We’re all drowning in distraction. “It felt like our civilisation had been covered with itching powder,” writes British journalist Johann Hari near the beginning of this insightful, global investigation, “and we spent our time twitching and twerking our minds, unable to simply give attention to things that matter.”
Many of us are incapable of focusing on any one task for a sustained amount of time. The reasons for this are varied, from social media addiction to little sleep to an inability to reach the “flow state”. This, Hari explains, is when “you are so absorbed in what you are doing that you lose all sense of yourself”.
This is Hari’s third book, after Chasing the Scream: The First and Last Days of the War on Drugs and Lost Connections: Uncovering the Real Causes of Depression – and the Unexpected Solutions. His latest work is a revealing and frankly concerning look at why our species is failing to focus. He claims that the ability to collectively organise, plan and solve problems is being eroded by design.
The reasons are everywhere. The book is peppered with countless new, old and sometimes contentious studies. Societal empathy, he says, is dwindling. Most men don’t read fiction and Hari cites a study by Raymond Mar, a professor of psychology at York University in Canada, that shows how this can lead to an empathy deficit. Mar is not addressing just book storytelling: he means any entertainment, including TV shows or films, that engages you in a sustained way. Men reading more nonfiction doesn’t have the same effect. “You simulate being another human being so well,” Hari explains, “that fiction is a far better virtual-reality simulator than the machines currently marketed under that name.”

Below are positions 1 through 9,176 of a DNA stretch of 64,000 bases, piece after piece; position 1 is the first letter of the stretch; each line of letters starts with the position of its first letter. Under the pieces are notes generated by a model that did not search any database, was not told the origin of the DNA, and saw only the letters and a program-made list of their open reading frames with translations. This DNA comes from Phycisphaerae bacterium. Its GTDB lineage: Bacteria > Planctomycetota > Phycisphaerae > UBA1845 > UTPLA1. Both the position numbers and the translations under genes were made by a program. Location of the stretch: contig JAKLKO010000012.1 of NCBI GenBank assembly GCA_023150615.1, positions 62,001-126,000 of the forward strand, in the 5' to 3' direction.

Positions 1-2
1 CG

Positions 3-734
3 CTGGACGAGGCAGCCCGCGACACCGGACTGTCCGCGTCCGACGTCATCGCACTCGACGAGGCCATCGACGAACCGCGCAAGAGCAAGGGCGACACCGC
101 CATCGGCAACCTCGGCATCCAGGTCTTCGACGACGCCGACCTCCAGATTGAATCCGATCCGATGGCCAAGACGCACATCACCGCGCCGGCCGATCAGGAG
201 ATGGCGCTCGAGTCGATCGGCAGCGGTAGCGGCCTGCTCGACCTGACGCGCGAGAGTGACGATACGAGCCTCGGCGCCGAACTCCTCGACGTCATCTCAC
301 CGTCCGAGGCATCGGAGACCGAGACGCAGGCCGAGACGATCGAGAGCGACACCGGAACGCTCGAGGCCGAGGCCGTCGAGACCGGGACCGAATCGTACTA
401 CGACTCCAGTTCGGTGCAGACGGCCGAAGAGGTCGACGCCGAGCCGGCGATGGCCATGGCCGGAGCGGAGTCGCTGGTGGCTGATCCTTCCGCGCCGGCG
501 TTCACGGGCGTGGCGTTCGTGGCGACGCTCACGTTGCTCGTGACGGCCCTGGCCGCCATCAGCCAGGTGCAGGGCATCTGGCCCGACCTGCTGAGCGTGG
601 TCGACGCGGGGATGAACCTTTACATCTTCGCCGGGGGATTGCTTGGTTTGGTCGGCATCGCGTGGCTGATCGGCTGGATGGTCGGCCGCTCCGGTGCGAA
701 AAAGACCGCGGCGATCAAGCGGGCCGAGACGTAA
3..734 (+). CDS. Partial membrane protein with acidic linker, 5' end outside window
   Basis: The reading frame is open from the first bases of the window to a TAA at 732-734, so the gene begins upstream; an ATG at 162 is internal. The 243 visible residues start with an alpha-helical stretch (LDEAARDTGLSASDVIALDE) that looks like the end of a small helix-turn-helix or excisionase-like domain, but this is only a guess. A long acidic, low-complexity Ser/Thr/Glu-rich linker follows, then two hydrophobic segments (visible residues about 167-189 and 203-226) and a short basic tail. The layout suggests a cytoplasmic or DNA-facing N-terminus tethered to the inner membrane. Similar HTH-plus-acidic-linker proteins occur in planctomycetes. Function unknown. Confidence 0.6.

Hari acknowledges the class issues at play. Most people don’t have the luxury of throwing away their iPhones or totally switching off Twitter, Facebook or Instagram. It’s not just Mark Zuckerberg’s fault: increasingly busy and insecure lives breed distraction. Covid-19 has accelerated trends that were already in play: more screens and more stress are the perfect opportunities for big tech to hook us into an endless loop of scrolling. Hari wants citizens to fight back. He argues for a four-day week, banning surveillance capitalism and allowing children more time and space to play freely.
The significance of this book lies in its relevance to vast swaths of the population. At many points I recognised my own foibles, my descent into a mental state where I always think I need to know the latest news. I’m not alone.
Bloomsbury Publishing, 352pp, $32.99
This article was first published in the print edition of The Saturday Paper on January 29, 2022 as "Stolen Focus: Why You Can’t Pay Attention, Johann Hari".
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